European Central Bank - eurosystem
Možnosti vyhledávání
Home Média ECB vysvětluje Výzkum a publikace Statistika Měnová politika Euro Platební systémy a trhy Kariéra
Třídit podle
Aoife Horan
Barbara Jarmulska
Senior Financial Stability Expert · Macro Prud Policy&Financial Stability, Macroprudential Policy
Ellen Ryan
V češtině není k dispozici.

Understanding banks’ response to collateral value shocks – insights from AnaCredit and the COVID-19 shock in commercial real estate (CRE) markets

Prepared by Aoife Horan, Barbara Jarmulska and Ellen Ryan

During the COVID-19 pandemic banks appeared to avoid lending to firms that were reliant on CRE collateral, even though their formal collateral revaluations showed little response to the CRE market shock. Chart A (left panel) uses AnaCredit data to show quarterly new loans to firms reliant on CRE collateral as a share of new loans to all firms.[1] This ratio drops sharply at the outbreak of the COVID-19 pandemic, suggesting that banks – despite their limited collateral revaluations – disproportionately decreased lending to CRE-reliant companies. We can confirm the statistical significance of this result using difference-in-difference regressions. The granularity of AnaCredit data allows us to run a number of tests to ensure that the result is not solely driven by banks’ unwillingness to lend to firms involved in CRE activities.[2] For example, it even holds when we include borrower fixed effects, meaning that when the same firm borrowed from multiple banks, they received less credit from the bank where the firm used CRE collateral before the pandemic.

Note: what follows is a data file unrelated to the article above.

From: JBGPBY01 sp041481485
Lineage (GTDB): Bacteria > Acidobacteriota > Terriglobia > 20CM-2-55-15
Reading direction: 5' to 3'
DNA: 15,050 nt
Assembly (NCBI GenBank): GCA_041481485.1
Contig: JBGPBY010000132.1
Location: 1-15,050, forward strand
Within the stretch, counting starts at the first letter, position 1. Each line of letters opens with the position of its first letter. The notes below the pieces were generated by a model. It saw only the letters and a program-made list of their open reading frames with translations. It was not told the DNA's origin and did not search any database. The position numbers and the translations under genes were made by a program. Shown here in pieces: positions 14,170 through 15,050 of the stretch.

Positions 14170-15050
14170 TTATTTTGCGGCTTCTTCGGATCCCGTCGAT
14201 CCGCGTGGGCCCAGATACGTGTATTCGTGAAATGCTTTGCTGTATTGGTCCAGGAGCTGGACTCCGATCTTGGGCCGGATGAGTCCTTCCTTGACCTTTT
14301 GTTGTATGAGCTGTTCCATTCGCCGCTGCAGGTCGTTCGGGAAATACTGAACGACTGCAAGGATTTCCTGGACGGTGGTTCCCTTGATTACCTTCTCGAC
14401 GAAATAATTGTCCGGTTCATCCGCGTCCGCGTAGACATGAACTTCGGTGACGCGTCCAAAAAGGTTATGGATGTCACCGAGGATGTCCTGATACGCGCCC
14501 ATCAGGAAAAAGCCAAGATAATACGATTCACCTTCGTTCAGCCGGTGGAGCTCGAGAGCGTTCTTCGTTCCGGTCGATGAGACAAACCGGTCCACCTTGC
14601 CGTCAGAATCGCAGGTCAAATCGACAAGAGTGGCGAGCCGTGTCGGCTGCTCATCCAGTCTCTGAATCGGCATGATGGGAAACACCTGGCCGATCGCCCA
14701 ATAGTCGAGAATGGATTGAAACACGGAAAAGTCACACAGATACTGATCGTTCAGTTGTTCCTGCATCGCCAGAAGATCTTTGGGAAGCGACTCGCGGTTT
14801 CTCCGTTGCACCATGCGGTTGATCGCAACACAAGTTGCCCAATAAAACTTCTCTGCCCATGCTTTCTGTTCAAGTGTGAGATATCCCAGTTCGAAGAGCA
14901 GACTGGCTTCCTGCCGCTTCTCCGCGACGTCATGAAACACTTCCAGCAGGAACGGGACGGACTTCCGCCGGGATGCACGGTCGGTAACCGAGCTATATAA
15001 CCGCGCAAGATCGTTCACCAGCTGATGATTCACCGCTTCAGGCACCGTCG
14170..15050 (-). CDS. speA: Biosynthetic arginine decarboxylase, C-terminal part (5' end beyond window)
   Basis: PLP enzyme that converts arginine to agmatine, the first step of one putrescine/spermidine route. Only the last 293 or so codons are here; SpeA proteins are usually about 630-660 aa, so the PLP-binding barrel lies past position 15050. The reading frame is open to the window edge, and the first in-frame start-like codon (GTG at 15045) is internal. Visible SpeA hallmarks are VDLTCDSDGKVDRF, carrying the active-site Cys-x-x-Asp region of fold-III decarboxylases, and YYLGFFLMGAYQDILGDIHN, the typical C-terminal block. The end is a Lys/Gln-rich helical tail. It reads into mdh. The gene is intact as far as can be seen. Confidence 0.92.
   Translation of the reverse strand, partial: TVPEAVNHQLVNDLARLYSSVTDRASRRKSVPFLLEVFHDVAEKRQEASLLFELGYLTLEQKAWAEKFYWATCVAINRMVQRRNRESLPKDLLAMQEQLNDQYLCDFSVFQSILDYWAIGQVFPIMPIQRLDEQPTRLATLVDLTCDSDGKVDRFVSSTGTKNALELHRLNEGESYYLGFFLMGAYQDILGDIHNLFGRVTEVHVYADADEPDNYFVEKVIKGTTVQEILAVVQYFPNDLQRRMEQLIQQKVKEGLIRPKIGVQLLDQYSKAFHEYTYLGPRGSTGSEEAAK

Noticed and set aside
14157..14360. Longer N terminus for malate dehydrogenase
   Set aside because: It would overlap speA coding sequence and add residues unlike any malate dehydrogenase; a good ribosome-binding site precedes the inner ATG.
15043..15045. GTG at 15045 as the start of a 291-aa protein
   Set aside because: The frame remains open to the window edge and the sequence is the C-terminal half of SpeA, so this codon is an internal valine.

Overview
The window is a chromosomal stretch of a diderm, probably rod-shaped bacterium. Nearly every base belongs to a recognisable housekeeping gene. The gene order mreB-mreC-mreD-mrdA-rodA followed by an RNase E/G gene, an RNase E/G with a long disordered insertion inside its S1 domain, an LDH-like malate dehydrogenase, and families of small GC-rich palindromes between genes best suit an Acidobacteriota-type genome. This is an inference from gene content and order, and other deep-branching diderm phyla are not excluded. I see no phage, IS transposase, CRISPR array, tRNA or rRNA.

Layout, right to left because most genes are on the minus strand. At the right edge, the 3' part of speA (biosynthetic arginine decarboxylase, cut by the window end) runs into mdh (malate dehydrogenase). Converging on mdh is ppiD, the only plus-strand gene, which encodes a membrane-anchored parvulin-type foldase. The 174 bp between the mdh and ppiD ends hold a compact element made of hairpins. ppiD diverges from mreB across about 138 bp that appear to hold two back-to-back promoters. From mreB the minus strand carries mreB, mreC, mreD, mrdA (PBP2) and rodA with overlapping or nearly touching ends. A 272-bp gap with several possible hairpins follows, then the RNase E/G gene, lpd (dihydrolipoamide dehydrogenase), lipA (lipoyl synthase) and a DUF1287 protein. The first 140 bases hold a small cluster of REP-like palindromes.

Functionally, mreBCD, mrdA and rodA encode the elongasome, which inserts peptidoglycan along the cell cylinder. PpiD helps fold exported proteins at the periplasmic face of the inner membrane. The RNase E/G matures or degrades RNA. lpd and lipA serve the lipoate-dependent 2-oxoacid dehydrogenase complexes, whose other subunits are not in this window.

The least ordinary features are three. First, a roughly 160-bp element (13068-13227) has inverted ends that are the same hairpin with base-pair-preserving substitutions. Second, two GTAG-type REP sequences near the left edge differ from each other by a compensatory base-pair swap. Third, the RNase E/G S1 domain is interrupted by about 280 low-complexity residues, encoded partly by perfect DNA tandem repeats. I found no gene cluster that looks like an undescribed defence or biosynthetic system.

Chart A

Banks appeared to avoid lending against CRE collateral during the COVID-19 pandemic, particularly when downward revaluations were made

Source: Anacredit, ECB calculations.
Notes: Left panel: pre-pandemic CRE-collateral reliance means that 100% of collateral pledged in a company/bank relationship was classified as CRE; right panel: the chart shows coefficients from logit regressions of revaluations run dummy on dummy for new loans made in a given month in 2020 and 2021. Controls included the revaluation dummy, the bank’s pre-COVID-19 CET1 and NPL ratios (Dec 2019), the number of loans outstanding between the bank and borrower in February 2020, the average number of new loans between the bank and borrower during the years 2018-2020; dummy = 1 if new collateral is posted that month. Borrower fixed effects included.

Where downward revaluations did occur, this was associated with a lower likelihood of lending, particularly to highly leveraged borrowers. Chart A (right panel) shows coefficients of interest from three separate logit regressions run on AnaCredit data where dummies reflecting the downward or upward revaluation of CRE collateral in a given month are regressed on a dummy which equals 1 if a new loan is made in that month. The first bar shows that a downward revaluation reduces the likelihood of a new loan being made and the second bar shows that this relationship is up to four times stronger when the borrower is highly leveraged. As expected, an upward revaluation increases the likelihood of the loans being extended. Again, this result is robust to a number of endogeneity tests and the coefficients shown are also from regressions including borrower fixed effects.

  1. Pre-COVID-19 reliance is used to categorise firms so that results are not affected by government guarantees during the pandemic.

  2. We know that this dynamic was playing out at the same time – see article 3 on commercial real estate, Chart 3 (left-hand side).